Date of Award
Doctor of Philosophy
School of Science
Professor Kamal Alameh
Dr Magdalena Wajrak
The measurement of pH is undertaken frequently in numerous settings for many applications. The common glass pH probe is almost ideal for measuring pH, and as such, it is used almost ubiquitously. However, glass is not ideal for all applications due to its relatively large size, fragility, need for recalibration and wet-storage. Therefore, much research has been undertaken on the use of metal oxides as an alternative for the measurement of pH.
Here, a solid-state potentiometric pH sensor is developed using ruthenium metal oxide (RuO2). Initially, pH sensitive RuO2 electrodes were prepared by deposition with radio frequency magnetron sputtering (RFMS) in a reactive oxygen plasma, onto screen-printed carbon based electrical contacts (substrates). These electrodes performed well, between pH 4 and 10, exhibiting Nernstian pH sensitivity, low hysteresis and low drift rate. However, these electrode were found to exhibit less than ideal properties outside this range (pH 2-12), though this could be overcome using a pH 12 conditioning protocol. Later, improved RuO2 pH sensitive electrodes were developed and characterised. Elimination of the carbon substrate material resulted in electrodes that displayed excellent performance from pH 2 to 12, even without pH 12 conditioning.
Whilst this RuO2 electrode displayed excellent pH sensing performance, RuO2 along with all other metal oxide based pH sensors suffer from interference caused by strong oxidising and reducing agents. To reduce this interference, Ta2O5 and Nafion protective layers were studied. Using a combination of sputter deposited Ta2O5 (80 nm) and thermally cured drop-cast Nafion, an electrode was manufactured, which was immune to interference from dissolved oxygen, and resistant to stronger redox species. This electrode was found to outperform an unprotected RuO2 electrode and was suitable for application in several common beverage samples.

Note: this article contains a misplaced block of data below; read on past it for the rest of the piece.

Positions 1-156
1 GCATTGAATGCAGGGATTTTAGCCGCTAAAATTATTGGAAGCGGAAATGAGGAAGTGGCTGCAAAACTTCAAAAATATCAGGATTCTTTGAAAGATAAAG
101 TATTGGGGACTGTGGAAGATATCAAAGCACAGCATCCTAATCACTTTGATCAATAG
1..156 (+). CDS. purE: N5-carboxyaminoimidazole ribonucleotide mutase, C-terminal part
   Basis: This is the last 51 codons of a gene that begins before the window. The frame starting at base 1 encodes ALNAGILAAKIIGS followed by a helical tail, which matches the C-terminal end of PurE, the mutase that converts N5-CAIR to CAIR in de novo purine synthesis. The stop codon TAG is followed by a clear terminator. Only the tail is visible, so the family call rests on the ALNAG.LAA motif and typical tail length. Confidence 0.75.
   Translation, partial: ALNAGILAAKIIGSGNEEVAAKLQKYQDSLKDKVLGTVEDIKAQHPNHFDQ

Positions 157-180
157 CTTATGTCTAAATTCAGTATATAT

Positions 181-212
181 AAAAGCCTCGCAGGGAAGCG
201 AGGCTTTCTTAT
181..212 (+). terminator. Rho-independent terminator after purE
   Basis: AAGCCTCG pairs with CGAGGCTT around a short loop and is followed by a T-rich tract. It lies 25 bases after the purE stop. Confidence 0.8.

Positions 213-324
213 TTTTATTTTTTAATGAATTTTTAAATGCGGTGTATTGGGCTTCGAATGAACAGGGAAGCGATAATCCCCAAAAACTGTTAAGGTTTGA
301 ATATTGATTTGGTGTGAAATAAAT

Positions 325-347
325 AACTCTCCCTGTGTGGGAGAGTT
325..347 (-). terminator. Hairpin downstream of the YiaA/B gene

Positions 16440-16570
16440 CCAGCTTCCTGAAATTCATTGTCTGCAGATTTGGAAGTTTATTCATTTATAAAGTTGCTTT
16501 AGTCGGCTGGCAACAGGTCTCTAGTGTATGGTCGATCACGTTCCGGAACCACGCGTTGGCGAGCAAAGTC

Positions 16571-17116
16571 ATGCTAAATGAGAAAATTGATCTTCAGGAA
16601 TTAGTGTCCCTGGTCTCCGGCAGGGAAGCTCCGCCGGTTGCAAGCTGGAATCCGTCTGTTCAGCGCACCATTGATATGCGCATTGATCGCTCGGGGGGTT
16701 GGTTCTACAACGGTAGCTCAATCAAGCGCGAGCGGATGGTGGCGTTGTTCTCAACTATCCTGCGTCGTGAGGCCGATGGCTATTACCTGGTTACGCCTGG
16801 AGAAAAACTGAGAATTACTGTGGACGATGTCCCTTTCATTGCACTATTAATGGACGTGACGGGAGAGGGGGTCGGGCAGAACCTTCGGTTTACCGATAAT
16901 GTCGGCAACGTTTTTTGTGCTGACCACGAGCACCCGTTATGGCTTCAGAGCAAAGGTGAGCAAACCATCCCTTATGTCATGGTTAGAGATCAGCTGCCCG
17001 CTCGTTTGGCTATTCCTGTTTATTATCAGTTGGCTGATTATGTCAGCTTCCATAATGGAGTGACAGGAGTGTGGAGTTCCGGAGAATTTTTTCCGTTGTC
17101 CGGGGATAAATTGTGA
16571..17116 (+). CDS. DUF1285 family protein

In order to construct a potentiometric pH sensor a reference electrode is also required. Here, a pH insensitive reference electrode was developed by modification of the pH sensitive RuO2 electrode with a porous polymer junction containing SiO2. The reference electrode showed very low sensitivity to pH and KCl. The reference electrode provided a suitably stable potential over short periods of time, allowing accurate pH measurements to be made. The potential of the reference electrode was found to drift over longer time periods, however, this could be accounted for by recalibration.
The developed working and reference electrodes were then used to construct a pH sensor. The sensor displayed excellent performance between pH 2 and 6; close to Nernstian sensitivity (-55.3 mV/pH), linear response (R2=1.0000) and excellent reproducibility (hysteresismV). The sensor was applied to several beverage samples, where it was shown to perform accurately, results within ±0.08 pH of a commercial glass pH sensor. The sensor develop here would be suitable for development into handheld and in-situ type pH sensor devices.
Access to Chapters 2, 3 and 6 of this thesis is not available.
Lonsdale, W. (2018). Development, manufacture and application of a solid-state pH sensor using ruthenium oxide. https://ro.ecu.edu.au/theses/2095
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